PCPs: Be on the lookout for incentive checks

Another reason to look forward to spring, if you're a primary-care physician: Those who qualify for primary care incentive payments under the new health law should expect to see their first bonus checks arrive in their offices sometime after March 31.

The incentive program, designed to bolster the nation's dwindling primary care workforce, calls for bonus payments equal to 10 percent of a primary care health professional's allowed charges under Medicare Part B for primary care services provided between Jan. 1, 2011, and Jan. 1, 2016.

According to an update from AAFP News Now, physicians whose primary care billings comprise at least the required 60 percent of their total Medicare allowed charges needn't take any action but wait for payment to arrive, as CMS has already identified, using 2009 data, names and national provider identifiers for doctors set to qualify for 2011 bonuses. CMS will pass that information along to Medicare administrative contractors before Jan. 31 of each incentive year.

However, Cynthia Hughes, CPC, advised the American Academy of Family Physicians that all primary-care physicians should ask their Medicare contractors for a list of PCPs eligible for a bonus in 2011. While the most obvious reason a physician wouldn't be on the list is not meeting the minimum 60 percent, it's also possible that an incorrect taxonomy code indicating the physician's specialty could cause a glitch. "If a physician doesn't see his or her name on that list and thinks he or she is qualified, then a phone call to the Medicare contract administrator is in order," Hughes said.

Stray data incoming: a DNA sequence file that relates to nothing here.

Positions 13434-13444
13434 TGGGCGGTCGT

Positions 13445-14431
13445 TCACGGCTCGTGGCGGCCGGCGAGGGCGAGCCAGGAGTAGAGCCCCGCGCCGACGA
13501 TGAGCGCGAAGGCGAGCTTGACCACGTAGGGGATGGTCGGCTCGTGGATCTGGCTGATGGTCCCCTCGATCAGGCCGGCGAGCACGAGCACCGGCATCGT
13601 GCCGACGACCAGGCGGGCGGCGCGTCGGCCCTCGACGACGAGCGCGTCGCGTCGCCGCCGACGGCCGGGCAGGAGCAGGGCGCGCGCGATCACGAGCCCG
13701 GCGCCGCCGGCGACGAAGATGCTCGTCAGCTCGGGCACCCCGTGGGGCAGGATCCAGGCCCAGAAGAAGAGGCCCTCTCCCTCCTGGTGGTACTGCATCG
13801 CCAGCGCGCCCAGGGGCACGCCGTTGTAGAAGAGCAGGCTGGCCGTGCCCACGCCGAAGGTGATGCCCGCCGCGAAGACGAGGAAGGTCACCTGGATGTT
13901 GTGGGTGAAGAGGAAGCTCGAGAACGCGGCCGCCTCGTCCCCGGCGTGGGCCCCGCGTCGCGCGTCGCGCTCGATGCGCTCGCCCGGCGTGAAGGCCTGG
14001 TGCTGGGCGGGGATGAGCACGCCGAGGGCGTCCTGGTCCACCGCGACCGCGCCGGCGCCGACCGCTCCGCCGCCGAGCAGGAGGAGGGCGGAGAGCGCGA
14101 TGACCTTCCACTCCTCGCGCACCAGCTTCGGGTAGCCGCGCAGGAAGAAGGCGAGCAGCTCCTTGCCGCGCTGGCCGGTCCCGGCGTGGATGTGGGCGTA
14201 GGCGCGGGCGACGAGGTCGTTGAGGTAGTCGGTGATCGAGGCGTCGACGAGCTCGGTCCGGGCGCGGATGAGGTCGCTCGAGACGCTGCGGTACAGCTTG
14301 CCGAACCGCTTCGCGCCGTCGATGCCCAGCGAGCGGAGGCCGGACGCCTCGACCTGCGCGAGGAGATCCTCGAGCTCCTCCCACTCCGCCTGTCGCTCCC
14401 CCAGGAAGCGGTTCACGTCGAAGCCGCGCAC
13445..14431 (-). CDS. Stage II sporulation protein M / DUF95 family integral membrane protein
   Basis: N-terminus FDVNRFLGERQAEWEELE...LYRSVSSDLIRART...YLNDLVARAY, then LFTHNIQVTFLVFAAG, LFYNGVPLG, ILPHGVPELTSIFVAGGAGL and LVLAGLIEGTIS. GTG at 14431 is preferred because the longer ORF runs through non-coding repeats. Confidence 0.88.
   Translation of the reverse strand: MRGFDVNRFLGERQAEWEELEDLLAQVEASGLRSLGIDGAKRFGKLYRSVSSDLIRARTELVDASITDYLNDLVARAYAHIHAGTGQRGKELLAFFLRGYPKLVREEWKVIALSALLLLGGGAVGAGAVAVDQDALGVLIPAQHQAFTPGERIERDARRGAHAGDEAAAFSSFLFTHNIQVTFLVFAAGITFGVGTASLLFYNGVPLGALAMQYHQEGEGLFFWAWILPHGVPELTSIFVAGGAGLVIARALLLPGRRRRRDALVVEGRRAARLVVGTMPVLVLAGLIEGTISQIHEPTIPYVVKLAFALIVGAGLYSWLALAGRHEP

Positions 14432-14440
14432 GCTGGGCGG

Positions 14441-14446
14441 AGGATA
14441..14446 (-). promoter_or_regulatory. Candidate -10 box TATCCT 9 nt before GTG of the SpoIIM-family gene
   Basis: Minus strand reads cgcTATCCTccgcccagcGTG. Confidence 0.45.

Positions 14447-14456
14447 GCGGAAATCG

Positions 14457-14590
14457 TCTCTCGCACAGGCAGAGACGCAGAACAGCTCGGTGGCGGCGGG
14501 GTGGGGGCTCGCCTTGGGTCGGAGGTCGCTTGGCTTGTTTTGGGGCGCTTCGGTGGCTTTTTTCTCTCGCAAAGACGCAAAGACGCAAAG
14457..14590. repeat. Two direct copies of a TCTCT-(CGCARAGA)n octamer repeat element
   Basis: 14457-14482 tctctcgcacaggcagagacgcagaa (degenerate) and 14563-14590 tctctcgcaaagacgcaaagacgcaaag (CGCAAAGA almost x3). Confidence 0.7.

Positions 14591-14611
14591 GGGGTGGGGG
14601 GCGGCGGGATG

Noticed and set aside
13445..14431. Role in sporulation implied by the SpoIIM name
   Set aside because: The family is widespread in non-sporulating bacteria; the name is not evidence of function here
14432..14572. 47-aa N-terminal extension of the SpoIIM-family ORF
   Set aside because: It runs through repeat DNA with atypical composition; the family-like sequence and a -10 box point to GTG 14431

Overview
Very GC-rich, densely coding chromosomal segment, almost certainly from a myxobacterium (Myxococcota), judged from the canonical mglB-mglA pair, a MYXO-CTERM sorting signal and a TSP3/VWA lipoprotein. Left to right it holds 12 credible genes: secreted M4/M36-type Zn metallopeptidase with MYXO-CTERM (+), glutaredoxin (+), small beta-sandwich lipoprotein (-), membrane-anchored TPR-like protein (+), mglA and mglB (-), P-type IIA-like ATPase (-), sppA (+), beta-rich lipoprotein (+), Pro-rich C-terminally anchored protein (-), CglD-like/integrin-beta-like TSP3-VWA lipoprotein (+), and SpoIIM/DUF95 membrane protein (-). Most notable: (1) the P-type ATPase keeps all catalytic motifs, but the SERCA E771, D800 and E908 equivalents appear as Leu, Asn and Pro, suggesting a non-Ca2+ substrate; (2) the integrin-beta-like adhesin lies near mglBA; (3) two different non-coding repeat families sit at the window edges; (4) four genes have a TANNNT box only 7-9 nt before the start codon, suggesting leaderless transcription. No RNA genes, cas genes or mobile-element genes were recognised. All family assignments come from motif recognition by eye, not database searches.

Practices that do receive their bonus checks as anticipated will still need to determine how to distribute the funds. Bruce Bagley, MD, the AAFP's medical director of quality improvement, suspects that the majority of bonus checks will get funneled into general practice revenue rather than be distributed to individual physicians in the practice. Hughes added that some practices indicated to her that they'd put the checks toward the purchase of an electronic health record.

To learn more:
- read the piece from AAFP News Now